1. Newland, Jamesetta RN, PhD, FNP-BC, FAANP, FNAP

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Healthcare reform has been at the forefront of intense discussions on the national scene for several months. Legislators in Washington, D.C. are battling over a solution. Why are we as a nation so hesitant to create a healthcare system that has the potential to be more effective in promoting equal access to healthcare services for all U.S. citizens and help restrain the escalating cost of healthcare?

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Several factors force us to take a look at the condition of our current healthcare system as a mandate for change. Unemployment rates, the high cost of medical insurance premiums, and expensive prescription drugs, not to mention the growing uninsured and underinsured population, increasing numbers of chronically and mentally ill persons, and an inadequate workforce are only a few issues that point to the urgency of examining and seeking remedies in healthcare delivery. In the midst of all these healthcare problems, patients are experiencing poorer health outcomes and diminished quality of life.


The bottom line

What does all this mean for a patient who cannot afford to pay for a visit to a healthcare provider and, as a result, delays seeking care until the condition has significantly worsened? Do all these discussions ease the burden for a patient who cannot afford to buy prescription or over-the-counter medications needed to treat an illness? And how should the loyal employee who has not been given a raise in 2 years react when told he still has health insurance but he is now responsible for a $50 co-pay for each visit to a network provider and coinsurance benefits of 15% after meeting a $500 individual deductible?


The dwindling number of primary care providers (PCPs) is perceived as one barrier to improving access. Individuals, organizations, and legislators have put forth recommendations for consideration such as the establishment of a "medical home," increased support for medical education, incentives for physicians to choose primary care over specialty practice, elimination of government-sponsored healthcare plans with complete privatization of healthcare, and limitations on the scope of practice for nonphysician providers. The nursing profession has been offered a noninclusive, loan repayment plan for nurses entering the professoriate, scholarships for students choosing nursing as a career, and research funding to study the nursing shortage and related workforce issues.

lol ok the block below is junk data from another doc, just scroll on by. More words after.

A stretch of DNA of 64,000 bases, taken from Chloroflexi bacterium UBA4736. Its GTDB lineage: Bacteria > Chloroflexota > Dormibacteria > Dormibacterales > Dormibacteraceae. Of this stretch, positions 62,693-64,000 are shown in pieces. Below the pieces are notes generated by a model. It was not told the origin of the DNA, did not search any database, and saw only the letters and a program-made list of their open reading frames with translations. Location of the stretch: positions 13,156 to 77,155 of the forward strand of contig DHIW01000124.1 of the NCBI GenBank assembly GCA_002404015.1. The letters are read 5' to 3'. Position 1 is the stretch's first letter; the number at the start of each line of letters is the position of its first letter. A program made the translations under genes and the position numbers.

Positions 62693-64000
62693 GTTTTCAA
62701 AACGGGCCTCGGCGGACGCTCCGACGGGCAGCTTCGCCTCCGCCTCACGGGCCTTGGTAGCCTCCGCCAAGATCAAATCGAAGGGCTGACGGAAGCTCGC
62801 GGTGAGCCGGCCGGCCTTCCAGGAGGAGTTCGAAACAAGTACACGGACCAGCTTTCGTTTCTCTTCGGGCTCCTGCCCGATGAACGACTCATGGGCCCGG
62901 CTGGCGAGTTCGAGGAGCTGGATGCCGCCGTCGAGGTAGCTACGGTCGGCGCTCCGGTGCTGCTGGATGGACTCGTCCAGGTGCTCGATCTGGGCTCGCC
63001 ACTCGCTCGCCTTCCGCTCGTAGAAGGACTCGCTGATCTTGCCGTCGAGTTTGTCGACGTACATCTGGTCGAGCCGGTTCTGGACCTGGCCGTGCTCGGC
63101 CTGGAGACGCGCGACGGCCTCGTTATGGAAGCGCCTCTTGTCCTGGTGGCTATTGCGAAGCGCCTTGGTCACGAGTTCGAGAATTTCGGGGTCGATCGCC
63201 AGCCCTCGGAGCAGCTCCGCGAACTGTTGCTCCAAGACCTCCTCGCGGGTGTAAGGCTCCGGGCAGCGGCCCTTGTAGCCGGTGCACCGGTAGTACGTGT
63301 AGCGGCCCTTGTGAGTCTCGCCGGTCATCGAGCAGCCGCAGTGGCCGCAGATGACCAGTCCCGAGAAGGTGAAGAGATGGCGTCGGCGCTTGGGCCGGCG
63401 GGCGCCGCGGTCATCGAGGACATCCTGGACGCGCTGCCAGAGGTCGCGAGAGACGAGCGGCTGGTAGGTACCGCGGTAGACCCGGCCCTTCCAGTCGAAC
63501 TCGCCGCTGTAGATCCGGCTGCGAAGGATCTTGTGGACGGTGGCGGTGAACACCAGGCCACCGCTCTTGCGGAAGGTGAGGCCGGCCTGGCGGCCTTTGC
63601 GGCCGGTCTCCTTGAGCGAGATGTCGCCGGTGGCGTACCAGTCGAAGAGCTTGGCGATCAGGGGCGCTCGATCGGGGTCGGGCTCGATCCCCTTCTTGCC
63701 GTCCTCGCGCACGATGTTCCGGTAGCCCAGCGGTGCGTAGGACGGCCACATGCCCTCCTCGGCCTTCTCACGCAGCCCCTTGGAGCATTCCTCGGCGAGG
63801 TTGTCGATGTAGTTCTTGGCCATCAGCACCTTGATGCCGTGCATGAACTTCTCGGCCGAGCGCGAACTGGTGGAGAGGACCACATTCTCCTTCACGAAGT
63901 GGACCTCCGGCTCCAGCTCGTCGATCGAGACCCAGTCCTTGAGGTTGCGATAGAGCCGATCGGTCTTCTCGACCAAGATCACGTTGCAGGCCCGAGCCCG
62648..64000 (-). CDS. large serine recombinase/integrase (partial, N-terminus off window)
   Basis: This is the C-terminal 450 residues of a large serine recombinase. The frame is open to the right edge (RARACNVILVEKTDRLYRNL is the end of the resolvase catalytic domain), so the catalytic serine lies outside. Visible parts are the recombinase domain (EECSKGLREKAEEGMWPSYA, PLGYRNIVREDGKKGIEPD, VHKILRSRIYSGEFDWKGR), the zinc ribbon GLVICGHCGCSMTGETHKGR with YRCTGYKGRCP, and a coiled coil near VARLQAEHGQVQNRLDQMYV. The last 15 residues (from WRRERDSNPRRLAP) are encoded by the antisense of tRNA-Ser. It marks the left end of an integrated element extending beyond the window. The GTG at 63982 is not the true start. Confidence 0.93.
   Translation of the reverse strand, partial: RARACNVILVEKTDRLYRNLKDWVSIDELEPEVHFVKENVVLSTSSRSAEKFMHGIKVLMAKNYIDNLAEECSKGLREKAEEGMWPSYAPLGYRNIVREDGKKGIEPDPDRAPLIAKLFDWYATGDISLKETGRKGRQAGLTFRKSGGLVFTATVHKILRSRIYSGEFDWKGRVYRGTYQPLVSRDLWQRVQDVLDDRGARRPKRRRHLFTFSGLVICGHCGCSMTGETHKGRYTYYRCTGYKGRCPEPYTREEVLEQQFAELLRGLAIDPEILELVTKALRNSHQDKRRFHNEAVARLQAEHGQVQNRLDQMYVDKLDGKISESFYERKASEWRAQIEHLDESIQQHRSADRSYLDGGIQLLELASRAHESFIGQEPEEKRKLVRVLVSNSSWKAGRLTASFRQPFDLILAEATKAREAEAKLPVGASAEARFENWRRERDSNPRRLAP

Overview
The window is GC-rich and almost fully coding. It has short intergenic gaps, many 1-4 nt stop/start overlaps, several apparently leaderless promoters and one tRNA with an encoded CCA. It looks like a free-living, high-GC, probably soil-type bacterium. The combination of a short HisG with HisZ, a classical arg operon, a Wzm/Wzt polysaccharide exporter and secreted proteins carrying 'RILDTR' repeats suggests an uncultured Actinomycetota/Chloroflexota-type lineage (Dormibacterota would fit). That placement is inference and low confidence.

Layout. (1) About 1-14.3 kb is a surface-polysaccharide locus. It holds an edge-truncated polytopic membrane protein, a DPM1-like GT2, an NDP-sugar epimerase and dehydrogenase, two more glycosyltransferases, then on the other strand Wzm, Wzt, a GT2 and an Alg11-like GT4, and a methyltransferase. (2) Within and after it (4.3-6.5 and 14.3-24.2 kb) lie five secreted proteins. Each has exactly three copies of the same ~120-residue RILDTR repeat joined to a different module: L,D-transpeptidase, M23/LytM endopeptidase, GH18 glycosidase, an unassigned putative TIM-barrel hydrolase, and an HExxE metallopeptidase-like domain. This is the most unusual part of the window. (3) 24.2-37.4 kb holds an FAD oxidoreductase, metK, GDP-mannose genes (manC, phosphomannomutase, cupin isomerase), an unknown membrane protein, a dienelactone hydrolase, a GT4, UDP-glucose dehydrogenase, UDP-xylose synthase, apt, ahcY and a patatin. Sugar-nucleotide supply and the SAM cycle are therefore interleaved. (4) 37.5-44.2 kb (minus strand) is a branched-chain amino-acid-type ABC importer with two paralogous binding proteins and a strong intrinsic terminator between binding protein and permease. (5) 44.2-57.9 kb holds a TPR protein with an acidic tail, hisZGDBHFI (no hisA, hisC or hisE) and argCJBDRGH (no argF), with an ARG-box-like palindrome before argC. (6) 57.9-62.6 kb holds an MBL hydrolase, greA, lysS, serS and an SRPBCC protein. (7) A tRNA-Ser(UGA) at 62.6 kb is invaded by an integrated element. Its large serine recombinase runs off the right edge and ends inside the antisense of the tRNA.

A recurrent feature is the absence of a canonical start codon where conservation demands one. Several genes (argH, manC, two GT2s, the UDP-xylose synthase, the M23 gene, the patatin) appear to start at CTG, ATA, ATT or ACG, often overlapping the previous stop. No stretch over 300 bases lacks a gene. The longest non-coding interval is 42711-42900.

The American Academy of Nurse Practitioners and six other NP organizations placed an ad in the July 20, 2009 special issue of Roll Call, a newspaper published four times a week during regular Congressional sessions.1 The paper represents the "people, politics, process, and policy on Capitol Hill" and provides the voice of and a voice to members of Congress.2 The ad was a letter to President Obama and Congressional leaders. This was the thought-provoking headline:


Q: Do you know that there are 125,000 solutions to the Primary Care Shortage?


A: Yes, Nurse Practitioners.1


Rise and be heard

Legislators supportive of NP practice and autonomy have been working diligently to make sure NPs are included in the language of bills relating to the medical or healthcare home, in opportunities for funding innovative programs to increase access to healthcare and particularly nurse-managed centers, and in educational incentives to increase training for PCPs. We can only hope that all members of Congress read or at least noticed the ad. As an NP, you can actively participate in healthcare reform efforts by responding to calls from your nursing organizations for legislative action. We are part of the solution!


Jamesetta Newland, RN, PhD, FNP-BC, FAANP, FNAP

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1. American Academy of Nurse Practitioners. Roll Call advertisement. July 20, 2009. [Context Link]


2. Roll Call. About Roll Call group. [Context Link]